Cultural concerns in the use of coercion
- Marianne Kastrup1
© Kastrup; licensee BioMed Central Ltd. 2007
Published: 19 December 2007
A nationwide register based study has been carried out of all persons in contact with mental health services in Denmark in 2003. The study comprises 42,387 Danes and 8,247 non-Danes. The non-Danish group was divided into 4 subgroups: Adoptee (266); persons born abroad and at least one parent born abroad (4,842); persons born in Denmark of parents both abroad (435); and persons born in Denmark of one parent born abroad and one in Denmark (2,944). The vast majority of contacts are voluntary but both in men and women the ethnic minorities are more likely to be admitted non-voluntarily. Legal forensic measures are seen more commonly in men and more commonly in the ethnic minority groups. Contacts due to a Z-code (ICD-10) of forensic evaluation or observation are more than twice as high in men from an ethnic minority compared with men of a Danish background and men from an ethnic minority are also more likely to receive a psychiatric sentence. The present paper will focus on problems and issues of concern related to the use of coercion in patients from other ethnic groups. The focus will be on facets of international relevance with the aim to strengthen the quality of coercive treatment care for these groups.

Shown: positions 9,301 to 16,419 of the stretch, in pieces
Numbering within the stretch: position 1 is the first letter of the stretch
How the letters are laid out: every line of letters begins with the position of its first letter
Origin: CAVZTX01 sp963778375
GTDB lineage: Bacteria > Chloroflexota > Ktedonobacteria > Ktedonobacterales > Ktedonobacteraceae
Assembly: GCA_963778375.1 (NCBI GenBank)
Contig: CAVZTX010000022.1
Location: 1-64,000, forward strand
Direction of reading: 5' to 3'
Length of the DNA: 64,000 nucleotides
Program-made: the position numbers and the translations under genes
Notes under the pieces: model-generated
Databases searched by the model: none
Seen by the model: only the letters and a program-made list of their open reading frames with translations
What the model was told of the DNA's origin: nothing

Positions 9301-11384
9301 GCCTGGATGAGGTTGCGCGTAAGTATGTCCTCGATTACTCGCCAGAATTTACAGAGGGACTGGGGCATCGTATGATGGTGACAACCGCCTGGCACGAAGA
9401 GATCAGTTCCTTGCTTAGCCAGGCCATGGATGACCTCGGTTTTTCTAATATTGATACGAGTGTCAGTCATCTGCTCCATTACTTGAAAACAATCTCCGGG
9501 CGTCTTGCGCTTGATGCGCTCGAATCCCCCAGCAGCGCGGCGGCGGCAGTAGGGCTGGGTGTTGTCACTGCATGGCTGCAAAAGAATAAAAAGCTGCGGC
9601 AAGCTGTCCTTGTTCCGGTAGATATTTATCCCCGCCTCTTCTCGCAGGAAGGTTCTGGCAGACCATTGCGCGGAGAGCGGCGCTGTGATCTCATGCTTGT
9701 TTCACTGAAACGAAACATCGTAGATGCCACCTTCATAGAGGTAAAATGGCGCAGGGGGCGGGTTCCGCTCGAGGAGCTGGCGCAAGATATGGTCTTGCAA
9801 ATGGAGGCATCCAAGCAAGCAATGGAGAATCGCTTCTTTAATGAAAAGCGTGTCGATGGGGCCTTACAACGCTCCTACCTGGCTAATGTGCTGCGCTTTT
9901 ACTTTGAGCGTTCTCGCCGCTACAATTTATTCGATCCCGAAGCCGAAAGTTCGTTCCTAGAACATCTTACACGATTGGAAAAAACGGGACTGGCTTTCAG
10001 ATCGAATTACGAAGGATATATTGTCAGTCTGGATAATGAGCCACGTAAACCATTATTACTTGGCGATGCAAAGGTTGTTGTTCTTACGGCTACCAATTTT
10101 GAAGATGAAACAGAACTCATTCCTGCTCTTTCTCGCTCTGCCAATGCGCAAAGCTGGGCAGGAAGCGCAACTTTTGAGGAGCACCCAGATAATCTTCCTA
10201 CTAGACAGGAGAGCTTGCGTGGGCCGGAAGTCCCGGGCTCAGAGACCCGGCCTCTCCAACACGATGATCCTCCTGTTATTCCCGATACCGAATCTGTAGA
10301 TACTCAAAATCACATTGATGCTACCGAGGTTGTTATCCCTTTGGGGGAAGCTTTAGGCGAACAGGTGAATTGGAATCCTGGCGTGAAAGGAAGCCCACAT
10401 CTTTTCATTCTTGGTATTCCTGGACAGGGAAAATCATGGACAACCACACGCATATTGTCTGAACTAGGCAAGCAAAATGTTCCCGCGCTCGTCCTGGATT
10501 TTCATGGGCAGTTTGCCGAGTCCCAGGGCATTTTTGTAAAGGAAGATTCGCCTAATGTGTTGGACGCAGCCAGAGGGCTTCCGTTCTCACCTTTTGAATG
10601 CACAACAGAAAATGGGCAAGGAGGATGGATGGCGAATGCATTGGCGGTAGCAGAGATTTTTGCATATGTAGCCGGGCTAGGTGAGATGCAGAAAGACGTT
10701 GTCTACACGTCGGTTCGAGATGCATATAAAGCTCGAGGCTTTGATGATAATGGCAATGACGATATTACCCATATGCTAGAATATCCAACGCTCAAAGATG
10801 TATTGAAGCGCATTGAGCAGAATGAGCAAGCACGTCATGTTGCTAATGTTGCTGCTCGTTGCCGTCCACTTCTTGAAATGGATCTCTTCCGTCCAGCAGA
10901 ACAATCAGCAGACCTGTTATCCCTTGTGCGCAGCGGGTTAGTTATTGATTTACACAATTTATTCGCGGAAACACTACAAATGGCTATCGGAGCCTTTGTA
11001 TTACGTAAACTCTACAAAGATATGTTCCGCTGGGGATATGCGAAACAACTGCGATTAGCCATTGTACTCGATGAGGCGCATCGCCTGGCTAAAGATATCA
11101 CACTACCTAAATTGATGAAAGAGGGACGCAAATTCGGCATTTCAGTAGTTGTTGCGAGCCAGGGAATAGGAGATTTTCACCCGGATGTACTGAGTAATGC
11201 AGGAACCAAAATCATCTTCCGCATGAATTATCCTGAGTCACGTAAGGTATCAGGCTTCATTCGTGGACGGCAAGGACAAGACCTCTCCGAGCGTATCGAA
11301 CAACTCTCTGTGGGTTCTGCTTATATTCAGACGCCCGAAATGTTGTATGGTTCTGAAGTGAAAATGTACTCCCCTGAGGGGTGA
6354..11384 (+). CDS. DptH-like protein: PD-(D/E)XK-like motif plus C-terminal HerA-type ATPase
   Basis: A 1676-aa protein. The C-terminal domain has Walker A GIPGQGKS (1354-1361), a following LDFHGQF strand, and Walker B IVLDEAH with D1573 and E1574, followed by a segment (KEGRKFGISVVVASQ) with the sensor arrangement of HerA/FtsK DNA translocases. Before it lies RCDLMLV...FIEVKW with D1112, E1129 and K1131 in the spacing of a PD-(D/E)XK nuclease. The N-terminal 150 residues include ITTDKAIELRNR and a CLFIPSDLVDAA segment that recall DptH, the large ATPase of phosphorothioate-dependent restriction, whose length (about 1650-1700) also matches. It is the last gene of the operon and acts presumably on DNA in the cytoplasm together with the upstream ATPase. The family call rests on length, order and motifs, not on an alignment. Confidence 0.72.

This article is published under license to BioMed Central Ltd.